WARNING: This review contains plot spoilers.
Carole King, it has been reported, has no plans to see the story of her life on the Broadway stage. If, in fact, she's doing it because it's just "too personal," she needn't worry - it never gets too deep. But if she wants to avoid the show because she wants to avoid being embarrassed, I totally support her. Douglas McGrath's banal, boring book - a cross between a sit-com, and a weak Behind-the-Music documentary - shoe-horns in all the facts, but so little of the emotion and real influences of her life. It reduces the life of one of America's greatest composer-lyricists to a live Wikipedia article. He mentions, for example, that Ms. King skipped two grades in high school, three times in the first ten minutes of the show. What does it say about a musical when the height of tension in the whole thing revolves around an abruptly ended game of strip poker followed by a "no" at an awkward marriage proposal? The lone time, and I do mean the lone time, McGrath shows us instead of tells us anything is when Gerry Goffin inexplicably begins to stutter uncontrollably, and the result is an ever so brief glimpse at what Beautiful: The Carole King Musical might have been.
|The Beautiful Company|
That is not to say that the show is without its charms, some of them considerable. Technically, Alejo Vietti's numerous costumes and Charles G. LaPointe's bounty of period wigs are top notch, as is Peter Kaczorowski's delightfully old school lighting - not an overwrought, garish projection screen in sight - which fits the numerous locations of the story and highlights the performance scenes perfectly. I should also mention that Brian Ronan's sound design is flawless. The choreography supplied by Josh Rhodes is high quality, full of energy and evocative of the period. The numbers by "The Drifters" and "The Shirelles" are especially fun; I loved watching them change formations and effortlessly glide through smooth move after move. "On Broadway" and "Will You Still Love Me Tomorrow?" were definite highlights.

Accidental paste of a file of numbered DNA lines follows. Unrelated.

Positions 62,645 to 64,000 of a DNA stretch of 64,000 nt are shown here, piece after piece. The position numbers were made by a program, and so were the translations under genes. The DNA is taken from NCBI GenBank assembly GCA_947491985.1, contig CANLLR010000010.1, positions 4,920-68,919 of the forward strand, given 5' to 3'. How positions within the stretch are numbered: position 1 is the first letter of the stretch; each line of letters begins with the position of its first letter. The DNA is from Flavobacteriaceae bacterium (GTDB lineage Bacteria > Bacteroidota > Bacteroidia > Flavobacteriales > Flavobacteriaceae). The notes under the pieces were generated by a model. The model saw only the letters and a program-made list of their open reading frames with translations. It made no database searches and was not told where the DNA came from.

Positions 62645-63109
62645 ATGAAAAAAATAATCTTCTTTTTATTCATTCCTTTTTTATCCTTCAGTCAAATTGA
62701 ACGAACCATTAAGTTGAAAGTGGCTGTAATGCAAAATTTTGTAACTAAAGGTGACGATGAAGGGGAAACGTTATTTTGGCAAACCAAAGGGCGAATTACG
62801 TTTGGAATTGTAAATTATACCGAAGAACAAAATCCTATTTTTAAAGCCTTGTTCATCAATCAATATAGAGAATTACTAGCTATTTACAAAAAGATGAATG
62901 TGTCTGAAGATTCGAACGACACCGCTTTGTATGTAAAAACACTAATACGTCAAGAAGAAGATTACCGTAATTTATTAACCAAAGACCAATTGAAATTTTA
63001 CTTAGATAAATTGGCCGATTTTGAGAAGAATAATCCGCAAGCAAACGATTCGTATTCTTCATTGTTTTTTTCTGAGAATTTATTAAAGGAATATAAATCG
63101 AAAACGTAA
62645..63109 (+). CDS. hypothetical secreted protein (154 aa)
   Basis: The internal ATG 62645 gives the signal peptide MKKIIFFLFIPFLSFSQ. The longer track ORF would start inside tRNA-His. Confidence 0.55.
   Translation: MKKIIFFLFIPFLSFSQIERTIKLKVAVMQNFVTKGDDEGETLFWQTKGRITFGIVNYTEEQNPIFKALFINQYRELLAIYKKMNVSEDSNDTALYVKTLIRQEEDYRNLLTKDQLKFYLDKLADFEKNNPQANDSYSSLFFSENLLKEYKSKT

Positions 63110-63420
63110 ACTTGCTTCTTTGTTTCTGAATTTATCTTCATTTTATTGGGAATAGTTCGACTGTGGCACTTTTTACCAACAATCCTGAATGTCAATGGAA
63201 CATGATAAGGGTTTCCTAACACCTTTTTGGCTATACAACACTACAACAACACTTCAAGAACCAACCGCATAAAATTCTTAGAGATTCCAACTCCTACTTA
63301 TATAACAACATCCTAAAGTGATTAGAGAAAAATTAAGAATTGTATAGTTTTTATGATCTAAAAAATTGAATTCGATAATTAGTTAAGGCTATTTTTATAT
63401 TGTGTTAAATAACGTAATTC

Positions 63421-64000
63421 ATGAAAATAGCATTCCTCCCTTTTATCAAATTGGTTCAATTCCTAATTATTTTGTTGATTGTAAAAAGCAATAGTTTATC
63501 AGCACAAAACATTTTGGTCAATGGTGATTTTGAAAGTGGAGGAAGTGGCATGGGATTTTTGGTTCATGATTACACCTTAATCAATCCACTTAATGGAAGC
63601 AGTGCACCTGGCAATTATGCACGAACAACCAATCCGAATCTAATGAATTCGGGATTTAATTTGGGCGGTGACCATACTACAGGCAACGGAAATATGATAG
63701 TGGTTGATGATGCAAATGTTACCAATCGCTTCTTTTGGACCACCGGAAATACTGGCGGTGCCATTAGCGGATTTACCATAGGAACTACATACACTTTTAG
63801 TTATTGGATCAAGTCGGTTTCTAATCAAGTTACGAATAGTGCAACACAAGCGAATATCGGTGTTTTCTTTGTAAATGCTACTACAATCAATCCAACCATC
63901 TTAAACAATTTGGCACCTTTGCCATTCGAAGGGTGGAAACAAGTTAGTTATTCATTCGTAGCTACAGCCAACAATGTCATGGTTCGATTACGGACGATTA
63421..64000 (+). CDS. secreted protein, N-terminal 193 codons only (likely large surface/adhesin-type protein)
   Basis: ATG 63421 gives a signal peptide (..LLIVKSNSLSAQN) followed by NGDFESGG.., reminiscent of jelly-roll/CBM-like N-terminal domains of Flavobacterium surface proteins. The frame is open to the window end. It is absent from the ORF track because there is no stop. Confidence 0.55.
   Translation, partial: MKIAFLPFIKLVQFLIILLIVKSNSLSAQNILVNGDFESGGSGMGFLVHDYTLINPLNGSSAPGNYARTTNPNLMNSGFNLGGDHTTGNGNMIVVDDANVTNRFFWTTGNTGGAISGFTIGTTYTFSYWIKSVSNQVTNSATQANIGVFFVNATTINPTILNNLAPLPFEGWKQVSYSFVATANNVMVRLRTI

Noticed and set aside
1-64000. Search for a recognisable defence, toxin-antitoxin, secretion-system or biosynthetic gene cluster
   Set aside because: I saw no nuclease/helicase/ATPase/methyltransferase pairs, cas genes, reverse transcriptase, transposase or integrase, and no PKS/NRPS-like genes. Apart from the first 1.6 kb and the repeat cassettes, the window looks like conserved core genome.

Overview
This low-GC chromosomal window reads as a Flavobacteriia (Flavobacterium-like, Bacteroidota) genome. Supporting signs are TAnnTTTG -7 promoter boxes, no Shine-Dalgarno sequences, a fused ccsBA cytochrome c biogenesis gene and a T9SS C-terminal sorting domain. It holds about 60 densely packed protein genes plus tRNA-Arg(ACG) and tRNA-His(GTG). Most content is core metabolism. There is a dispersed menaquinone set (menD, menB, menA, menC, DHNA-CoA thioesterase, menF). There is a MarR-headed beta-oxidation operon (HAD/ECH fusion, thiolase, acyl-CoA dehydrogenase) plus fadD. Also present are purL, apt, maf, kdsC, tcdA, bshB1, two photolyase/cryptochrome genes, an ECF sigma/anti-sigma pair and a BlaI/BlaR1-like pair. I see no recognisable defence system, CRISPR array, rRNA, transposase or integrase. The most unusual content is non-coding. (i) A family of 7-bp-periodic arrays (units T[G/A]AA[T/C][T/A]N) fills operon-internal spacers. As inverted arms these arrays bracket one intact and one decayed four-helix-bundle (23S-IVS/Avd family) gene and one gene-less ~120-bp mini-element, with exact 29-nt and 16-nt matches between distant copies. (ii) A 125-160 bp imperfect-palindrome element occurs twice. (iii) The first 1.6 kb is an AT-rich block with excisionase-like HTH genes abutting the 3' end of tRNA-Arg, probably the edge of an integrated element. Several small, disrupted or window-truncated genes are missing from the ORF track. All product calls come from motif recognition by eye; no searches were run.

|Brown, Epstein, Mueller, Spector and larsen|
(Top) Jessie Mueller and Jake Epstein
(Bottom) Jarrod Spector and Anika Larsen
I guess what is so annoying about this latest bio-jukebox musical is the untapped potential. Carole King deserves much more. It isn't nearly as bad as Motown, and it is epic theatre compared to the insultingly bad Baby It's You! But it is a definite reminder that enough is enough of such "musicals."
Photos by Joan Marcus